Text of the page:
NICK Lowe once penned a song called When I Write The Book. Thirty-odd years later, we’re still waiting. Elvis Costello may have recently published his own voluminous memoirs, but his old partner in crime isn’t remotely tempted to follow suit.

“Having to tell my own war stories fills me with despair, really,” Lowe sighs. “Actually, the writer Will Birch is doing a book about me. I sort of disapprove of it. Partly because I think that ship has sailed, but also because I think it’s the kind of thing that should come out only after you’re dead.”

Plenty of fans will beg to differ. One of the finest story-shapers in the business – both in song and at the back of the tour bus, where his legendary yarns became known admiringly as "mile-melters" – Lowe’s life has hardly been shy of incident. A committed combatant in the pub-rock, punk and new wave wars, solo and as part of Brinsley Schwarz and Rockpile, he also produced Costello’s early run of classic albums (“Oh, I just waved my arms around and told a few jokes,” he insists.)

His hits include Cruel To Be Kind, So It Goes, I Knew The Bride (When She Used to Rock and Roll) and (What’s So Funny ‘Bout) Peace, Love and Understanding – the latter delivering a million-dollar windfall when it appeared on the soundtrack to the 1992 Whitney Houston vehicle, The Bodyguard. For a period in the 80s Lowe was Johnny Cash’s son-in-law, after marrying Carlene Carter. He later pledged fealty by writing the pitch-perfect The Beast in Me for the Man in Black.

Now 68, Lowe dismisses much of this with a self-deprecating sigh. His attitude to his career is “very mixed."

"Mainly I’m filled with regret, I think. Missed opportunities and wasted time and things like that. There are some opportunities I haven’t let slip, I suppose. I’ve met some great people, and not only worked with them, but in some cases become friends with them as well. I don’t know if pride is the right word, but that’s a source of pleasure, certainly.”

He tends to give the past short shrift, but in recent years Lowe has, at least, reached an amicable accommodation with his current status as an urbane elder statesman. With his glasses, grey quiff and sensible suits, he projects the weathered, slightly mischievous elegance of a gentleman safe-cracker. Not for him the dyed hair and inadvisable trousers of the ageing rocker, nor the indignity of trying to keep pace with the latest trends. His stock-in-trade has become soulful, understated and beautifully crafted standards, rooted in early rock and roll and country.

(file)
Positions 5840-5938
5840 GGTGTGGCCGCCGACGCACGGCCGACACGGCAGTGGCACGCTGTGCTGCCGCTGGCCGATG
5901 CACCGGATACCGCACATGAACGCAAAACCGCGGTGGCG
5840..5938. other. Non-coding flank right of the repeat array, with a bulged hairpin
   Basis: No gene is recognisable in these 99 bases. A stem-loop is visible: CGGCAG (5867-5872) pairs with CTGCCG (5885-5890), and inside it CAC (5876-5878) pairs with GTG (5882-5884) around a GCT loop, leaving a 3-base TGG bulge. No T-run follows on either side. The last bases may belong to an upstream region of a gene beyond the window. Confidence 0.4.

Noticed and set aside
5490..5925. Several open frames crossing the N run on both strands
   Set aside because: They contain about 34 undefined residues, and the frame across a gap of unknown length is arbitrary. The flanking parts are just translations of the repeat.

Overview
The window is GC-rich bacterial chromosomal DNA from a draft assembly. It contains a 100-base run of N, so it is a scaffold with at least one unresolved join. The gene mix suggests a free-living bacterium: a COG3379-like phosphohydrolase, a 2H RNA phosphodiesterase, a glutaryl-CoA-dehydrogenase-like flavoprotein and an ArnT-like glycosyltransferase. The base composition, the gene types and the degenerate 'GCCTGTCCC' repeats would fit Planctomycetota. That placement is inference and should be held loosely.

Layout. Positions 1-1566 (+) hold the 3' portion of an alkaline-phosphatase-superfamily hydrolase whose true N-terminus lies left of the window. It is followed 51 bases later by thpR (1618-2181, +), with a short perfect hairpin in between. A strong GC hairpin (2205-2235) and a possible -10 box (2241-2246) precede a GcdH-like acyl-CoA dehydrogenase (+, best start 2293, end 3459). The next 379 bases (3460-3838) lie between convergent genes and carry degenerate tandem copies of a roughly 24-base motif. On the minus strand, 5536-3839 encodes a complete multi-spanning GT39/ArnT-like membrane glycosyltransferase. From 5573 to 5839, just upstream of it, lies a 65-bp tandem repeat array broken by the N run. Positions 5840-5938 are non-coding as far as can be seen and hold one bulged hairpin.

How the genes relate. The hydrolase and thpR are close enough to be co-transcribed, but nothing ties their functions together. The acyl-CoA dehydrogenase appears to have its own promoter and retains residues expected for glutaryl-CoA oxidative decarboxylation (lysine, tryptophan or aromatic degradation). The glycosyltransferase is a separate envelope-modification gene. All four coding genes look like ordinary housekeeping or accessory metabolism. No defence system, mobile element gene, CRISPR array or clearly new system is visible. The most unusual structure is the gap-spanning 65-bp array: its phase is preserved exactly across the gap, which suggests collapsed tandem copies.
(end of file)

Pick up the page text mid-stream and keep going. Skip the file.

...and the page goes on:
“You know, John Cash said to me once, ‘What you have to do, Nick, is be yourself.’ And I was really disappointed! I thought, Man, the old be-yourself routine? Can’t he do any better than that? But John was dead set on this. He said, ‘You have to embrace the things that are wrong with you. Don’t try and hide them, it’s all part of you.’ At the time, it went in one ear and out the other. Now that I’ve become one of these old gits, of course, I really get it. You have to present yourself in an elegant a way as possible. Once you do that, people will listen to what you have to say. They can sniff a wrong ’un, especially if you’re trying to project a certain kind of soulfulness, and sing songs which have an element of truth about them.”

It works. Lowe was a highlight at last summer’s Southern Fried, Perth’s annual festival of roots and Americana music, where he performed with Paul Carrack and Andy Fairweather-Low. “It went down a storm,” he admits. “They really did like it, us knocking out the hits and a few obscure country tunes.” As with most things Lowe does, playing with the trio is much harder than he makes it appear. “It’s a lot of fun, but to get it good you have to really bear down on it. There was some talk about us trying to do a record, but writing new songs is a completely different deal.”